By KATY JONES
Iwi have little option but to keep forestry on land handed back by the Crown, a top of the south iwi says.
As the forestry industry faces criticism for the environmental impact of some of its operations, Ngati Koata says the structure of its settlement deal gave it little room to move.
The iwi received around 9000 ha of forestry land across Nelson and Tasman as part of the settlement on its Treaty of Waitangi claim, signed in 2012, including most of the pine plantations in Nelson’s Maitai River catchment.
Tighter controls on forestry in the catchment were called for last month, after research confirmed that harvested or recently replanted pine forests were a significant source of environmentally-damaging fine sediment in the river, in line with findings from river systems in Tasman district.
Forestry companies in the district have also faced renewed pressure to cease logging some hillsides, after slips and debris from land including plantations swamped properties during ex-Cyclone Gita in February.
Ngāti Koata found itself in a very difficult position, bound by a Crown lease on the land that didn’t expire for another two years, chairman of the Ngāti Koata Trust Frank Hippolite said.
The iwi had entered into an agreement with the company that held the lease, Tasman Pine Forests, to replant pine forest blocks as they were harvested, otherwise Ngāti Koata would have to pay the liability for carbon credits that had slumped in value, he said.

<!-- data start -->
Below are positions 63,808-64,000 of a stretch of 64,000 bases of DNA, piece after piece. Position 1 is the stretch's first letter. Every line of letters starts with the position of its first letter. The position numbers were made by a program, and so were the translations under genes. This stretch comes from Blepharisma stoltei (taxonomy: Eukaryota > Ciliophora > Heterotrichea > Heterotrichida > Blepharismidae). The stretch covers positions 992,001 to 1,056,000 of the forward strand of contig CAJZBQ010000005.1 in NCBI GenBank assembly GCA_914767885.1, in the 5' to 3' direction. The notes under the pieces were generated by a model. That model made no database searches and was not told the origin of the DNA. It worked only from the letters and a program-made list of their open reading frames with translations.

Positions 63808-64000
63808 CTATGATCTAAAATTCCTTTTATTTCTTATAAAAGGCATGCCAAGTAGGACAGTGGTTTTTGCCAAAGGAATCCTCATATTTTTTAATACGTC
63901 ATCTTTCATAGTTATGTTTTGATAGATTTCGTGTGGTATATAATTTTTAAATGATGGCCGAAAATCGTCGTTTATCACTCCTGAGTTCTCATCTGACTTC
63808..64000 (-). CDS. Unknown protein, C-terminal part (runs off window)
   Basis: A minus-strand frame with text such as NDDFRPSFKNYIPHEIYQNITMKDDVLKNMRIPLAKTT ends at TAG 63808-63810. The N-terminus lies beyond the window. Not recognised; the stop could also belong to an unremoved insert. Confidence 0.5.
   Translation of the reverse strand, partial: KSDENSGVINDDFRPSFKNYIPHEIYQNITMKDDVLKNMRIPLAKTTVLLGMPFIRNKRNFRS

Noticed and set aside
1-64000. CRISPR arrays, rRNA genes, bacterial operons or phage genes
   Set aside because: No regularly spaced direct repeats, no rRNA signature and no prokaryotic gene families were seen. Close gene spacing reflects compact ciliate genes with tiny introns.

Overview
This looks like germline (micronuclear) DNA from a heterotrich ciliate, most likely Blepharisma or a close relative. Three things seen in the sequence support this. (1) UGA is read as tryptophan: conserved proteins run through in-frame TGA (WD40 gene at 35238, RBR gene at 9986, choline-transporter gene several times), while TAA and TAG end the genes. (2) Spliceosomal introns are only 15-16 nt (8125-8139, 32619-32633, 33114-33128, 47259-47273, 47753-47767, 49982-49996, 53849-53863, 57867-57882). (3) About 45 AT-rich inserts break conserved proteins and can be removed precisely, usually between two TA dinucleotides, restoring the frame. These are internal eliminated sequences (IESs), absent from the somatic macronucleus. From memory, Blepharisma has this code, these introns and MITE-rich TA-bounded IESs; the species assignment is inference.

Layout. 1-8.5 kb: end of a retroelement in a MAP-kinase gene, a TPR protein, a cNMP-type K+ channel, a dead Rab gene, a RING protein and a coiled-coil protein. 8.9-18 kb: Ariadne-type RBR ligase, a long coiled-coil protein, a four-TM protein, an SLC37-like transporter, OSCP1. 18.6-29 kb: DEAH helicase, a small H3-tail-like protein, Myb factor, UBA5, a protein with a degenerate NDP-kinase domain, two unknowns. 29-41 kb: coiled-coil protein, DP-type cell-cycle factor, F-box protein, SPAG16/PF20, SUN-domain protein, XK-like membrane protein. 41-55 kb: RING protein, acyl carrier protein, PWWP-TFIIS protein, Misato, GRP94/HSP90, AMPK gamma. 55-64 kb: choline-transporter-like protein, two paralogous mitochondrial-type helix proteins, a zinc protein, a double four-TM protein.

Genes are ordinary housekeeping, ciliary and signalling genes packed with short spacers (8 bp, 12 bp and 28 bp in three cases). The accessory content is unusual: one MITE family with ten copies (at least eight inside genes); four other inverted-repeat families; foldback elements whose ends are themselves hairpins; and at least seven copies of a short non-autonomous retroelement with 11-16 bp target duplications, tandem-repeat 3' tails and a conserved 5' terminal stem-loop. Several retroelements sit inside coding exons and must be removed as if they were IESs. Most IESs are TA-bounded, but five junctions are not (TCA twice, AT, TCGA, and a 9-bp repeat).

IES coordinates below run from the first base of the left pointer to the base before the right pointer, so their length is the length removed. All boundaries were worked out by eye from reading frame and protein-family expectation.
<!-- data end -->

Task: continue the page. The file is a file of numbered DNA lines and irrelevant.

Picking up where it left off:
“We have a choice … we either replant, or we don’t replant.
“Just to pay the carbon credits would take most of the money we got back in the settlement.”
Carbon credits given to Ngāti Koata as part of the deal plunged to 14 cents a tonne in 2013, shortly after the Iwi signed the deed of settlement.
It emerged that New Zealand companies bought international credits from the Ukraine and Russia, since described by commentators as fraudulent.
Ngāti Koata didn’t own any forest plantations before the settlement, and said it had concerns about the environmental impacts of stripping the hills of native bush.
However, talks with Tasman Pine Forests, a subsidiary of the Japanese firm, Sumitomo Forestry NZ, had been positive, Hippolite said.
The two parties had discussed environmental measures “way before” the latest research on the Maitai River came out.
“They have volunteered to move back from the river, so there would be less sedimentation, and to mitigate the sedimentation by putting in native trees close to the river.”
The company had indicated that 2000 ha of Ngāti Koata land was no longer suitable to use as forestry.
While Ngāti Koata had yet to decide how to use that land once the Crown lease expired, it was “walking a tightrope” on its environmental and economic obligations for the remaining 7000 ha.
“We need to also remember that we’re supportive of our economic growth in our community and the forestries play a part in that.”
Ngāti Koata was not alone in being “locked into forestry”, Hippolite said.
“Now you have iwi that own 40 per cent of all forest land in the country, and are all labouring under the same problem.”
For another article on how an unfair deal has locked the Ngati Koata into Forestry go to Radio NZ article by clicking here